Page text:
NYC 62: 06.06.2012 Education – Getting to Know You

How many of you have heard of The King and I?


In The King and I, Anna sang about “Getting to Know You.” I encourage you to look at the lyrics for this song closely, as getting to know you is what we do when we network.


As Sandra Bullock’s character so aptly said in the movie, Miss Congeniality, we are all “the job.” But we are also so much more than just the job!


Getting to know you is an art and so very much more than just a business card.


Here are 5 questions you can use when networking whether you meet someone at a meeting like ours or at a social event, non-profit gala, wedding, funeral, in line at Starbucks or on line for the ladies’ or mens’ room:


1) Don’t just ask what do you do… ask what do you do AND WHY do you do it? Their “why” will tell you a lot about what motivates them to do this job instead of any other one. It’s also their “hook” as to why people might want to work with them as opposed to someone else in their same profession, industry and field.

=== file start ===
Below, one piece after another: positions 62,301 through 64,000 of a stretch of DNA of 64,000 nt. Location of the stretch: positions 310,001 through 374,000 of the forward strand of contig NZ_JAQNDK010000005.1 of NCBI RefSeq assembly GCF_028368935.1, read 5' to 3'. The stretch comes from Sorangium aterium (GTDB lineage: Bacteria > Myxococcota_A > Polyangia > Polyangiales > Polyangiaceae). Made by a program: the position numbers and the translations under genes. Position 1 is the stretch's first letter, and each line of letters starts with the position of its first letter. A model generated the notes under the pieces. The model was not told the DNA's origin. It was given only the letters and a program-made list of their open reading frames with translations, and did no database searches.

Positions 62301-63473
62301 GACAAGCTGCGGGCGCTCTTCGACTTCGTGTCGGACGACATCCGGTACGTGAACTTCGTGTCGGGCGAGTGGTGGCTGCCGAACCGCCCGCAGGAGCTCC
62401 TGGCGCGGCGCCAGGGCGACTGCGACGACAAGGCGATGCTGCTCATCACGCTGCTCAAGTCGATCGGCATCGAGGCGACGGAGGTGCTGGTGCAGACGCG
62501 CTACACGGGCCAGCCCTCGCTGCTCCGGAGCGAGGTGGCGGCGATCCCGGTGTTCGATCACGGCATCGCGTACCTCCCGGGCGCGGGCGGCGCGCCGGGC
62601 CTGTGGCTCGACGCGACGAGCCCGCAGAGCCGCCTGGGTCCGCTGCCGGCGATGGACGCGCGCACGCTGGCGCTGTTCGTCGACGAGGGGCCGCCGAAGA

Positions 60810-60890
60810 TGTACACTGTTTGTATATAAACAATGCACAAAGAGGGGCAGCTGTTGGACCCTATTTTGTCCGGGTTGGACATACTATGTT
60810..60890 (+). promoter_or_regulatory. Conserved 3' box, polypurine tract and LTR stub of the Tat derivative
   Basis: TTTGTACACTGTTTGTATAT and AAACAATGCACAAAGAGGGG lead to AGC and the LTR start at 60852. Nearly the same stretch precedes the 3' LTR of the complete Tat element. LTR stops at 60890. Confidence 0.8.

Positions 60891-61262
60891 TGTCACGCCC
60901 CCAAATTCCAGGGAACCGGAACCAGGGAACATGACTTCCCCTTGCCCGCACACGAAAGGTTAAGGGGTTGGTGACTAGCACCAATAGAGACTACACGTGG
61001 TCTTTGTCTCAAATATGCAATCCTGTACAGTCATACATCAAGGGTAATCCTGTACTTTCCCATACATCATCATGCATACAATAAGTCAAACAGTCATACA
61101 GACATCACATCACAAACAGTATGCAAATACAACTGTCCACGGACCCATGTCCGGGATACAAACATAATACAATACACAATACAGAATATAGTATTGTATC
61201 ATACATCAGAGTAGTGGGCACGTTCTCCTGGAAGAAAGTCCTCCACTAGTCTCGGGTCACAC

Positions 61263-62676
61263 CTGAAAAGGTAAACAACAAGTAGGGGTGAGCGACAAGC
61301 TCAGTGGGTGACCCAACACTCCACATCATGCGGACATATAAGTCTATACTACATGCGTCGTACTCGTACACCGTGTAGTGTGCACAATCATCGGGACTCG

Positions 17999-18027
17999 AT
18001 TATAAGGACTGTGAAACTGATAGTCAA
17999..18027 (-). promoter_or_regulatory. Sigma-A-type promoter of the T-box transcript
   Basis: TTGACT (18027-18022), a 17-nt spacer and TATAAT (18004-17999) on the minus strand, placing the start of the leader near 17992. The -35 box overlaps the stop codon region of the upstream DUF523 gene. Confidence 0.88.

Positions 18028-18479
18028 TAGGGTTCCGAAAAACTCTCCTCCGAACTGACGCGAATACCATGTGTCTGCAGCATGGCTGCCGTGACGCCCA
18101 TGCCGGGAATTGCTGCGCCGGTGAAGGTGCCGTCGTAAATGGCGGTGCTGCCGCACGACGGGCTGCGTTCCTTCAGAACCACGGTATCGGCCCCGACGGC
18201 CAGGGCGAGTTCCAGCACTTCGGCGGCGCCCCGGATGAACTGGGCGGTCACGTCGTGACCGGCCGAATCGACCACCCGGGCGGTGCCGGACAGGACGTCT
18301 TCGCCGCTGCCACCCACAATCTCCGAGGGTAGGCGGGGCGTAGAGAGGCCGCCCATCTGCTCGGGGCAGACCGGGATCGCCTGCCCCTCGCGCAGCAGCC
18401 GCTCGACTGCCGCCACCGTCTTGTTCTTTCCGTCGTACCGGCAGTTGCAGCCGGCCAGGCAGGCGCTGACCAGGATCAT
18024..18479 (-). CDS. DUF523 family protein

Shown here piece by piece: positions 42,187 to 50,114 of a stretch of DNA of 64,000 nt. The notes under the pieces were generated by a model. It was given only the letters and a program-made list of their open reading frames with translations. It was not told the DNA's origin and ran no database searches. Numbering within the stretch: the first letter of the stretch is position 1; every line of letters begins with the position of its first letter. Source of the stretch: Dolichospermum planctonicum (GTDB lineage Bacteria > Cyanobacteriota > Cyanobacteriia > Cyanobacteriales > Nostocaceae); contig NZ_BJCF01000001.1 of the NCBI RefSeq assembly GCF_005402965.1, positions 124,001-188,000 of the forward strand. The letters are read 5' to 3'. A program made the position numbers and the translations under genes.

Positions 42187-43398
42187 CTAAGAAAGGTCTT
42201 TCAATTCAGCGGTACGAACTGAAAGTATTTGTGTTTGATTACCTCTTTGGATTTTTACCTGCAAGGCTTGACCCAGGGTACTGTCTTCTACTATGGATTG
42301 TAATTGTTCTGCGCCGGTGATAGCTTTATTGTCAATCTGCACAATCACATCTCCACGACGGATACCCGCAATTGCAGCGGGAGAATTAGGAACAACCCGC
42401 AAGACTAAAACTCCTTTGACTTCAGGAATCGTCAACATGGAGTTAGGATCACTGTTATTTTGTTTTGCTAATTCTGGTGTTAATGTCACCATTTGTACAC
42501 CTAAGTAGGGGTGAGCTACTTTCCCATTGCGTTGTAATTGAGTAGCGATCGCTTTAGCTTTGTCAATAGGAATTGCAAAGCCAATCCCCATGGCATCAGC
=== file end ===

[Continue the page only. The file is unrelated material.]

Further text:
2) Ask them when you’re not doing what you do, what do you like doing? This is not a pick-up line. It’s a great way to figure out some common interests that might make for a great meetup so you could either network together at a non-profit event, baseball game, tea in Central Park or some other more interesting venue than just a cup of coffee at Starbucks.


3) Ask them to tell you a story about one of their favorite clients. This will give you insight into not only the types of people they work with but also how they work with them and what they can do for them. This will also give you a chance to think about who you might refer to them BEFORE you meet.


4)  Ask them not just for their card or contact information… ask them what their best form of communication is. That way you can follow up to schedule a meeting using their preferred method.


5) Decide who will own the follow up to set up the meeting. Otherwise, it may never happen and you won’t get to know them after all. Don’t just end up with a business card.


One more thing to think about: How much time do you really have to network? You may want to meet with one person more quickly than another. Use these questions to determine whether you want to meet with someone and how fast you want to do it.


Next week, we’ll talk about how to make the most of your meeting time with them so you can get to know them even more and they can get to know you better.


This week check out the book Get Lucky: How to Put Planned Serendipity to Work for You and Your Business to get more support with meeting and getting to know others.


Thank you.


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